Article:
Florida Statewide Precipitation Anomalies, Jan 1998 - Dec 2000
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Florida Statewide Precipitation, 1895-2000
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Florida Statewide Palmer Drought Index, Jan 1895 - Dec 2000
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Top of Page Western Dryness

In 2000, the dryness of November continued through December in two western U.S. regions. The West region had the fifth driest, and the Northwest region the eighth driest, December on record. When the dryness of the last two months is combined, both regions rank as having the fourth driest November-December.
West Region Precipitation Anomalies, July 1998 - December 2000
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West Region Precipitation, November-December, 1895-2000
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The dry start to the water year in the western U.S. has resulted in a much below average snowpack in many of the river basins. As noted by the Drought Monitor, however, it is important to keep in mind that there is a long way to go in the snowpack season and the dry weather pattern can break down and change quickly. In addition, the water systems here are meant to buffer against a year or more of dryness and reservoir levels were generally in good shape. Impacts were being seen however, by early January 2001 along the coastal and valley areas of central and south-central California where the abnormally dry conditions were causing high concerns for wildfires. The lack of precipitation was also having an effect on non-irrigated agricultural activities such as winter pasture conditions for livestock and for planting wheat.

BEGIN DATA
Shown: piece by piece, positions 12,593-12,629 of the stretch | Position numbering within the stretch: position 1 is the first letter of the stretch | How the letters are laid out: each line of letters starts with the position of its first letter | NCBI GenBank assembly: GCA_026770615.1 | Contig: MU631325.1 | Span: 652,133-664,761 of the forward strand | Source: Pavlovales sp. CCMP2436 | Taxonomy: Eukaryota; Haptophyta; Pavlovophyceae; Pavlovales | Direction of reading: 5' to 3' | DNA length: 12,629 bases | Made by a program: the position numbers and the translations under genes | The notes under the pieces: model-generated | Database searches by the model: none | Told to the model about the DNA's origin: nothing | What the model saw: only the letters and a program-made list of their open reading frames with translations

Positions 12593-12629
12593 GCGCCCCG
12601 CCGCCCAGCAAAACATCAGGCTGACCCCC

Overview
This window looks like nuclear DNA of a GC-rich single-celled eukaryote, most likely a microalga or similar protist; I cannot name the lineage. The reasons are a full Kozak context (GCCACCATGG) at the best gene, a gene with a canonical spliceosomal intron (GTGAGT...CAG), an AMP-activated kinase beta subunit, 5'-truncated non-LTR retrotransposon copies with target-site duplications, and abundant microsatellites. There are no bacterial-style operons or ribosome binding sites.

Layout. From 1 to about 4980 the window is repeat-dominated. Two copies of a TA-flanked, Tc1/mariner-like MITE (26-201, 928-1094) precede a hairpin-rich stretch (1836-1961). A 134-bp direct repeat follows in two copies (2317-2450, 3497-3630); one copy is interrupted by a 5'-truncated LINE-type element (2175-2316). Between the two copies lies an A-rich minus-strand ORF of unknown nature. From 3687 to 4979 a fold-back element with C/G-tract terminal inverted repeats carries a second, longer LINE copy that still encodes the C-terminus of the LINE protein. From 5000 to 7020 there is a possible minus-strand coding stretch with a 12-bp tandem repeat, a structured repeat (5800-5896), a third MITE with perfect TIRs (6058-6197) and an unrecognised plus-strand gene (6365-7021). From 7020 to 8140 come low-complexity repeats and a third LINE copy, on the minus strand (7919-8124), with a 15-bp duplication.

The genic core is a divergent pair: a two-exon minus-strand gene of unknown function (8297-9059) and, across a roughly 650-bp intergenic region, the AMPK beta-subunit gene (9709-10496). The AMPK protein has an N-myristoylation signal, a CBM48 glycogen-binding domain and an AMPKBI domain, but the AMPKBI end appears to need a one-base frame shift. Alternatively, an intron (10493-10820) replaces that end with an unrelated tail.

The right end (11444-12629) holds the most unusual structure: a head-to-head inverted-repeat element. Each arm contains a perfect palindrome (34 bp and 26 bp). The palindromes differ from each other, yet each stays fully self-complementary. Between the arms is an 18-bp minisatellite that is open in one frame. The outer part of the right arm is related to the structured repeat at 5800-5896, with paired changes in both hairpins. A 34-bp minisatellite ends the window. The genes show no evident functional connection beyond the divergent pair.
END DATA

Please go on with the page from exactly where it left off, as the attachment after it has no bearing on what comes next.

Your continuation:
Northwest Region Precipitation Anomalies, July 1998 - December 2000
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Northwest Region Precipitation, November-December, 1895-2000

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Top of Page Additional Contacts:

Damage due to the drought has been summarized by NOAA and the Office of Global Programs in the Climatological Impacts section of the Climate Information Project. Crop impact information can be found at the USDA NASS (National Agricultural Statistics Service) and Weekly Weather and Crop Bulletin pages. Drought statements by local National Weather Service Offices can be found at the NWS Hydrologic Information Center. Drought threat assessments and other information can be found at NOAA's Drought Information Center. Additional drought information can be found at the National Drought Mitigation Center, the USDA's National Agricultural Library, and the NOAA Paleoclimatology Program. The following states have set up web pages detailing their drought emergencies:
Florida Panhandle - Georgia - Kentucky - Montana - Nebraska
New Mexico - North Carolina - Oklahoma - South Carolina - Texas

For additional information on the 2000 wildfire season please see the National Interagency Fire Center web site or the U.S. Forest Service Fire and Aviation web site.

Additional climate monitoring graphics can be found at the Climate Prediction Center's monitoring pages:

Citing This Report

NOAA National Climatic Data Center, State of the Climate: Drought for December 2000, published online January 2001, retrieved on October 22, 2014 from http://www.ncdc.noaa.gov/sotc/drought/2000/12.